By Hannah Jo Uy
Losing a parent feels like being inducted into a club you never wanted to be a part of – you really can’t imagine what it would be like, no matter how much you tried to prepare yourself or to sympathise before. If I was being completely honest, a part of me never really thought I would lose my dad. My rational brain knew that we, being the sack of bones and flesh that we are, will one day turn to dust. But my childhood mind admonishes me, saying such things would never happen to my father. After all, he was always this big, towering presence that I would run to for everything from a glitchy computer to career advice. He was the one who could fix everything. Of course, he can fix this.
I consider it to be an exhibition of the universe’s profound wisdom that some of us became destined to care for our parents in the sunset of their life, the way they cared for us when we just entered this world. It always felt like a reality far into the future, but the truth is it sneaks up from behind you and smashes you in the head when you least expect it.
My last phone call with my dad happened at 8 pm the night before he passed. I was so tired from work that I felt my brain was fried. I remembered the time because I had second thoughts about calling since the time difference puts them at midnight, and I didn’t want to wake him. Usually, I would call earlier, but it was one of those exceptionally long days, filled with meetings and a thousand and one little things that just had to be finished.
In the months leading up to this final conversation, I called him every morning and every night. I started to dread these calls because I never knew how they would go. Sometimes they went well, and he was his usual funny, sarcastic, witty self, reminding me to stay cool. And I had hope that I would get my dad back, the dad I knew and grew up with. Other times, the pain and suffering his body was going through was palpable, and he was so tired and so mortal.
Still, the nurse said he was always happy to hear me, so I called. I don’t remember much of what we talked about. I just remember telling him he had to stay strong because I was due home in a week and that we would go to his favourite place for my birthday, this café by the lake. Those trips always perked him up. He said ok. And I told him I would talk to him tomorrow.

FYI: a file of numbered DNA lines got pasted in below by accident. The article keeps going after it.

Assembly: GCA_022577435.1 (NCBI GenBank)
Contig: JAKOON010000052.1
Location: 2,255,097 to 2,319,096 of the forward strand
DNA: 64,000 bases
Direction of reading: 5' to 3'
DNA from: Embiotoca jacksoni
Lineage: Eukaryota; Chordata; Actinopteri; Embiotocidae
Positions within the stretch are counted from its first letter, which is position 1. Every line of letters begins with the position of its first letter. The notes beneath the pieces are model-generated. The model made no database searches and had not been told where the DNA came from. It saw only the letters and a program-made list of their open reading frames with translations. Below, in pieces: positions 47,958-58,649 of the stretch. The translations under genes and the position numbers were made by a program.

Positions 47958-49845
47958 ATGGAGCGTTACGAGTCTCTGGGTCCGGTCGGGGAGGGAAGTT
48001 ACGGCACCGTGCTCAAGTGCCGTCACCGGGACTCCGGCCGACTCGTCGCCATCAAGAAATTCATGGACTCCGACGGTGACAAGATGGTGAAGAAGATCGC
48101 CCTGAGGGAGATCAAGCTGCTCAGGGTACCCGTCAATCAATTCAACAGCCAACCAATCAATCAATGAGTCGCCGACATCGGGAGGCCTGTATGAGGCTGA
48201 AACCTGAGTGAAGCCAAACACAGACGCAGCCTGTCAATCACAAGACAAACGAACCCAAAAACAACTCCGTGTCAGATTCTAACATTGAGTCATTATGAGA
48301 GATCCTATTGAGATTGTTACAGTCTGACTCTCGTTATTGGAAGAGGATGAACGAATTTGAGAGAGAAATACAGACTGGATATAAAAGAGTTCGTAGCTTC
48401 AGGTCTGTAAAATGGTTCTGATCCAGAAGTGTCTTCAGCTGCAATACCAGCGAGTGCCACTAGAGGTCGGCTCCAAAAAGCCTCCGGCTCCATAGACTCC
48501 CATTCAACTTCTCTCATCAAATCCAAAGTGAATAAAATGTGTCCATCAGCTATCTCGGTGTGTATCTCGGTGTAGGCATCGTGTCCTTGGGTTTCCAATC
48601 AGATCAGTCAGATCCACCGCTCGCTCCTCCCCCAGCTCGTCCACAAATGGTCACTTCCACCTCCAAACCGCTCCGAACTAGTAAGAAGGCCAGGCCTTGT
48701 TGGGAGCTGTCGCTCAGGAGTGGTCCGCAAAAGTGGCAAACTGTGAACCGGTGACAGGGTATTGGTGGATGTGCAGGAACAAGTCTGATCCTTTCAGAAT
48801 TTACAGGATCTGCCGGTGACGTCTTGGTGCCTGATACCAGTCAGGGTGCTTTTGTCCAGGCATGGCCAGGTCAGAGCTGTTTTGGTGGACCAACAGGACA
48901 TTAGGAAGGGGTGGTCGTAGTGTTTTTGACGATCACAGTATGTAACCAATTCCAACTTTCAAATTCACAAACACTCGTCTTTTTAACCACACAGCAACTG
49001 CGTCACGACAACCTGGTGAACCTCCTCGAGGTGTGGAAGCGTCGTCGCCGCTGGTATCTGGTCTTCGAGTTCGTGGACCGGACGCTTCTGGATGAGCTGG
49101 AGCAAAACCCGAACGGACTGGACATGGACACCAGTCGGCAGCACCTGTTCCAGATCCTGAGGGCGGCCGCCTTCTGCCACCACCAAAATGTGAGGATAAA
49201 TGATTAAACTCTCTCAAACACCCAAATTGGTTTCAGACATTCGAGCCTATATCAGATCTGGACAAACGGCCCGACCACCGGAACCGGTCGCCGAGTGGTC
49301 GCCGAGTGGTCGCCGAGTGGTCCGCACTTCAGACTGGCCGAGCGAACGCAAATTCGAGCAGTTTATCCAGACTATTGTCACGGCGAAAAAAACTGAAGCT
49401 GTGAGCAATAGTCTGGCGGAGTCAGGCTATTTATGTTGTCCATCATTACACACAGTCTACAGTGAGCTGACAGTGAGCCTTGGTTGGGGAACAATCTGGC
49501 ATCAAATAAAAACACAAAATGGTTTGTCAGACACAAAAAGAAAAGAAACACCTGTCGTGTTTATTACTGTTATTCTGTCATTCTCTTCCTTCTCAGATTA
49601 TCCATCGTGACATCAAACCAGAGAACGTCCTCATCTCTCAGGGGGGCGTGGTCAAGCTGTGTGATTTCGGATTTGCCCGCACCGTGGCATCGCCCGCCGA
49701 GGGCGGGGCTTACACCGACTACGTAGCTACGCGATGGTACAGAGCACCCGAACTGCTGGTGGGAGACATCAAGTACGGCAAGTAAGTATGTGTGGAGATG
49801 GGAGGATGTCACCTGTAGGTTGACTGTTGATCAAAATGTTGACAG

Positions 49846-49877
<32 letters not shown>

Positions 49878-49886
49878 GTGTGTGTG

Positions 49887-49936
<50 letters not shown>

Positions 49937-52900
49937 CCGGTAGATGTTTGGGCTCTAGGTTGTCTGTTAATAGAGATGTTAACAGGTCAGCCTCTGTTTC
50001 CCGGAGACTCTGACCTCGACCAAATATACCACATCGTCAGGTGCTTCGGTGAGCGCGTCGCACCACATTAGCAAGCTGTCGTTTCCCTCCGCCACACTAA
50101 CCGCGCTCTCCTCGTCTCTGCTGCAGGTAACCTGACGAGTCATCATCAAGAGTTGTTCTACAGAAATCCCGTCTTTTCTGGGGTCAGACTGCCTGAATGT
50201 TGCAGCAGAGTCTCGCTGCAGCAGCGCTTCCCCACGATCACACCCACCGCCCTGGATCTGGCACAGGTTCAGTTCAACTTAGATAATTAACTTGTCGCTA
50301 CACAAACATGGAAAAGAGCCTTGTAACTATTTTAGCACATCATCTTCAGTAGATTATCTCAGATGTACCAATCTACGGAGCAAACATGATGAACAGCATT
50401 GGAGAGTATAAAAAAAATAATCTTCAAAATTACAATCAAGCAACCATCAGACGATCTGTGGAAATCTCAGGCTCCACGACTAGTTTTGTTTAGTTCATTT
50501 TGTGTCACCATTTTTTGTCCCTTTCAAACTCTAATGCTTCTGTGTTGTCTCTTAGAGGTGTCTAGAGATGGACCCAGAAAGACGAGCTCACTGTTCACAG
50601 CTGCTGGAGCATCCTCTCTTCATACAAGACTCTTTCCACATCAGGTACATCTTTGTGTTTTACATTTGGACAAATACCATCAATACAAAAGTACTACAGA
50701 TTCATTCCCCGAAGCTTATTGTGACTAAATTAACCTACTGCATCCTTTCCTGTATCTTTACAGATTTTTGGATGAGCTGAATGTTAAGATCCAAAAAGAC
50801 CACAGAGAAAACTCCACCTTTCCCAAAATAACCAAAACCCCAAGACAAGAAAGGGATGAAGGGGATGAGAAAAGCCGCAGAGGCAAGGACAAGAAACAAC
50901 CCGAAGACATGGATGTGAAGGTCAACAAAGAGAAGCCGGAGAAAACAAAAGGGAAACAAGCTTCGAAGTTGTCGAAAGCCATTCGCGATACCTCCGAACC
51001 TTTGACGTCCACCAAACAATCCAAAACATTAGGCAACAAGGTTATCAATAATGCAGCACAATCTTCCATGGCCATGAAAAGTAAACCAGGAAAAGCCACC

The next day he was gone. And the world, or at least my world, would never really be the same again.
The hours, days and months that followed became a blur. Even now, it still feels unreal. I keep replaying that last call. I think of whether I should have stayed on the line longer, or what I would have said if I knew it was the last time. Maybe I should have called earlier, I think to myself. More importantly, I shudder to think how I would have felt if I didn’t call him. I don’t even know what I was working on or what I was doing that made me so tired and lose track of time in the first place. Was it a presentation? Emails? A deadline? My mind draws a blank. All I know was that in the scheme of things, it didn’t matter because the only that mattered was that it was the last time I would hear the voice of the man that raised me, and from that day forward there will only be silence on the other end of the line. No more messages, no more stories, no more movies and exchanging songs. I will never see his name pop up again on my phone, where he tells me to go online because he had too much wine during his dinner and wanted to chat.
It’s so easy to get caught up in life, taking care of our work and the minute details of our existence, that we forget how fragile life actually is. How the people we love can be gone, without a moment’s notice, rendering the details we worry and stress over completely trivial. One of the biggest lies we tell ourselves is that we always have time. Maybe it’s hubris or denial because we just can’t accept how powerless we are in the face of fate and mortality, ours and those around us. In any case, our days can be so easily consumed by things we don’t even care about a month or two down the line. All the while, the chances we have to tell those closest to us how much we love them dwindle. Chances we can never get back.
So here is your reminder to make that call. Or text. Or send that message. Do it today. Do it now. Don’t wait until tomorrow. Because really, you will never know when it’s your last chance.